• Yumi La Blanca

Modest and charming - The opening ceremony of Tokyo 2020

After a one-year delay, the Tokyo Olympics 2020 has finally opened, with a rather humble yet charming ceremony, but no live audience. Reflecting the mood of the difficult times we’re living in, it was appropriate to avoid a showy extravaganza. In terms of performing arts, the latest opening ceremony in Tokyo demonstrated a mix of both the traditional and contemporary sides of Japanese culture.


Opening Ceremony: The best bits in two minutes | Tokyo Olympics


Joyful, mournful, hopeful, playful


In contrast to the festive mood of 2013 when Tokyo was nominated as the Olympic host, we suddenly fell into the dark year of 2020 because of the pandemic. There, Arisa Tsubata, a middleweight boxer as well as a nurse, appeared to run on the treadmill, representing a struggling individual. The solitude was eased by contemporary dancers and online images of other athletes training at home, sharing sympathies and emotions.


After the Japanese national anthem beautifully sung by Misia in a rainbow dress, the ceremony took a mournful turn to pay tribute to those who lost their lives during the pandemic and the past Olympic games. It was powerfully expressed by a haunting solo dance piece by the actor and dancer Mirai Moriyama.


The atmosphere lit up with the appearance of a group of carpenters representing the Edo period (1603-1867). Their labour routines transformed into percussive dance moves along with traditional work songs ‘Kiyari Uta’. The group was led by the actress Miki Maya, who made her fame as a male-role star in the all-female musical theatre Takarazuka Revue. While the percussive sounds merged with modern tap dance performed by Kazunori Kumagai, they carved the Olympic rings out of trees that were planted from seeds at the 1964 Tokyo Olympic Games.


The long-awaited athletes entered in the Japanese alphabetical order, which meant the team GB was unusually called ‘Eikoku’. Their excitement was accompanied by orchestrated versions of Japanese video game music, such as Dragon Quest, Final Fantasy, Monster Hunter, etc. The names of countries were printed in speech babbles of manga.


The global message and localised humour


Introduced by a comical silent act of TV crew, children gathered to move boxes to collectively form the logo of Tokyo 2020. At the completion, they raised their arms as if throwing the logo up into the sky. With this sign, 1,824 drones floated about in the dark sky, forming the same logo, which gradually transformed into a poignantly glowing globe in the air. Under the globe, ‘Imagine’, famously co-produced by John Lennon and Yoko Ono, was sung by singers representing each continent, including the Spanish singer Alejandro Sanz.


Constellation of drones form globe at Tokyo opening ceremony


Maybe some parts were too detailed to be noticed by non-Japanese audiences. For example, when the comedian Gekidan-Hitori played the role of a lighting engineer who was messing about with the equipment, the light switches had labels of random letters from the Roman alphabet. If you read them from right to left, just like how you read Japanese in the traditional style, those labels showed names of various edible fish: TAKO (octopus), SHAKO (mantis shrimp), FUGU (puffer fish), TORO (fatty tuna), SABA (mackerel). As he broke the switch to turn on the final main spotlight, Shizuka Arakawa, the figure skating gold medalist in 2006, helped him by pulling down a lever that had the label saying ‘ABZ’. With this, the spotlight finally captured the kabuki actor Ebizo Ichikawa. His name Ebizo is pronounced as ‘A-B-Zo’, which contains ‘shrimp’ in Japanese. I’m not sure how many people noticed this fish association...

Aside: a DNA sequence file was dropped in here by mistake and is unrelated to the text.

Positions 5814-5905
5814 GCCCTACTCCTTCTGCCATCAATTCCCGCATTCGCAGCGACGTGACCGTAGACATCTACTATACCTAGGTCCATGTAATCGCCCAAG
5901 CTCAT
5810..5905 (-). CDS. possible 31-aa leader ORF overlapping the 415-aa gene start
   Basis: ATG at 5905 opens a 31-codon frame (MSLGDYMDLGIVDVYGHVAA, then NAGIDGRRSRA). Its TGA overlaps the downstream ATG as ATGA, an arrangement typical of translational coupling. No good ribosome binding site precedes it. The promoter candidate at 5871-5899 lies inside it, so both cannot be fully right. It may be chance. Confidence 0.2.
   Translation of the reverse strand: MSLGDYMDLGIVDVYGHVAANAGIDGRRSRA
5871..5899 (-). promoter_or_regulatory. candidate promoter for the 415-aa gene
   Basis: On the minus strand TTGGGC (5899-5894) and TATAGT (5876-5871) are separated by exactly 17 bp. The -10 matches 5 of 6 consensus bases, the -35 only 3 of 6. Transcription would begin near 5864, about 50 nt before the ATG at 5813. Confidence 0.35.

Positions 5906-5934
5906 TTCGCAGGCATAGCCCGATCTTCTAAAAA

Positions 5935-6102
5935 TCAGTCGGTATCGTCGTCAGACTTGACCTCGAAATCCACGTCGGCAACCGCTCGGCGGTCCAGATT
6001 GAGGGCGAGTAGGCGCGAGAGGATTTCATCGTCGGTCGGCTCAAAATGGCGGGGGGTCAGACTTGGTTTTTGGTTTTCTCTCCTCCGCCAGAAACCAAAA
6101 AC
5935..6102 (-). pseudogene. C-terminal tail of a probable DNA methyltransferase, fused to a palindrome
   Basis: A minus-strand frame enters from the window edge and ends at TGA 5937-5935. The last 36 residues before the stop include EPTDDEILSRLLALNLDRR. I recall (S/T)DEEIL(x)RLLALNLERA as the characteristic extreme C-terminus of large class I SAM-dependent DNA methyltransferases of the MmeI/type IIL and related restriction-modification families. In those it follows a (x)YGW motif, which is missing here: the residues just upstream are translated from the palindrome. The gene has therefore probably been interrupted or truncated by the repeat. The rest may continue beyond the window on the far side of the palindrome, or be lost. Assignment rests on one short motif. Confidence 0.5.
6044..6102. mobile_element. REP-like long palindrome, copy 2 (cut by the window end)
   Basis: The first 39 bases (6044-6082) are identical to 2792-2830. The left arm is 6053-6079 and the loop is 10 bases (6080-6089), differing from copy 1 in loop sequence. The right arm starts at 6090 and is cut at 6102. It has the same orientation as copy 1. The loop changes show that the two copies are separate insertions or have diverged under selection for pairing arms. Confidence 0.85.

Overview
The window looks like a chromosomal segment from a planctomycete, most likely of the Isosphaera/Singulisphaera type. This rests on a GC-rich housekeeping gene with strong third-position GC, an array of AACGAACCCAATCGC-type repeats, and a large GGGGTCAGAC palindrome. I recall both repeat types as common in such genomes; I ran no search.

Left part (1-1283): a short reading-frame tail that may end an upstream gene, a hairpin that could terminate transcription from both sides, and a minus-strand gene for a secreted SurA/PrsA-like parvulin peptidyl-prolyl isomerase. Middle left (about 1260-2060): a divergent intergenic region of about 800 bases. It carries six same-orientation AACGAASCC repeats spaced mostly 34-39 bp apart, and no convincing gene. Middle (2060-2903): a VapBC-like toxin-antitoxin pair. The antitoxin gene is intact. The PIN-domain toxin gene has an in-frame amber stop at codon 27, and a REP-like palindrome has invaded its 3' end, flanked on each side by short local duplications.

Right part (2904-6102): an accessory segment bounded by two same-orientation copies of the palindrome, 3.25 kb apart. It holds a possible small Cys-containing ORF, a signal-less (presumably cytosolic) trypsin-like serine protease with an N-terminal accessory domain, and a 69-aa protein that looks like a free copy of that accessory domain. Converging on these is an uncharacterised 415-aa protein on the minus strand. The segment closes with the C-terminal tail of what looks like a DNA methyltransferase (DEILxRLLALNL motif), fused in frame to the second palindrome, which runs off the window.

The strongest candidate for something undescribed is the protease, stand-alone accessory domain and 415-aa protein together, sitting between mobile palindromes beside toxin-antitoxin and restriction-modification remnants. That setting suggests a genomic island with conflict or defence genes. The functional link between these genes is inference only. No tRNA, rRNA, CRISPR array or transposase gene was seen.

Anyway, this particular kabuki act was an excerpt from ‘Shibaraku’, about a hero who fights against evil. Instead of traditional kabuki music, the jazz pianist Hiromi Uehara added a contemporary flavour with her fun-loving style.


The flame of hope and pictograms


The final torch runners included three baseball legends, Sadaharu Oh, Hideki Matsui and Shigeo Nagashima who went through hard rehabilitation processes after suffering a stroke in 2004. Though not a big baseball fan myself, I was in tears watching him trying to walk. He showed a smile of relief under the facemask, when the flame successfully passed onto the next runners.


The torch relay continued, introducing six children from the Tohoku region where the big disastrous earthquake hit in 2011. From them, the flame of hope was given to the tennis star, Naomi Osaka, who symbolises diversity of cultures in modern Japan. She lit up the Cauldron designed like a flower blooming on top of Mount Fuji.


Tokyo2020 Olympic Cauldron


Possibly the most popular segment in the whole event, also my personal favourite, was the human kinetic pictograms, charmingly executed by Hiro-Pon from a silent comedy group Gamarjobat, and a pantomime duo Gabez. They playfully embodied 50 pictograms originally invented at the 1964 Tokyo Olympics. Their non-verbal witty performance grabbed many people’s hearts.


The ceremony could’ve been a completely different presentation by completely different participants, if the pandemic hadn’t hit us in 2020. Despite certain controversies and concerns, I’d like to appreciate and respect all the performers and creative staff who made this modest yet artistic ceremony possible, under tremendous pressure and hardship.


Tokyo 2020 Opening Ceremony (full)

https://www.bbc.co.uk/iplayer/episode/m000y2z6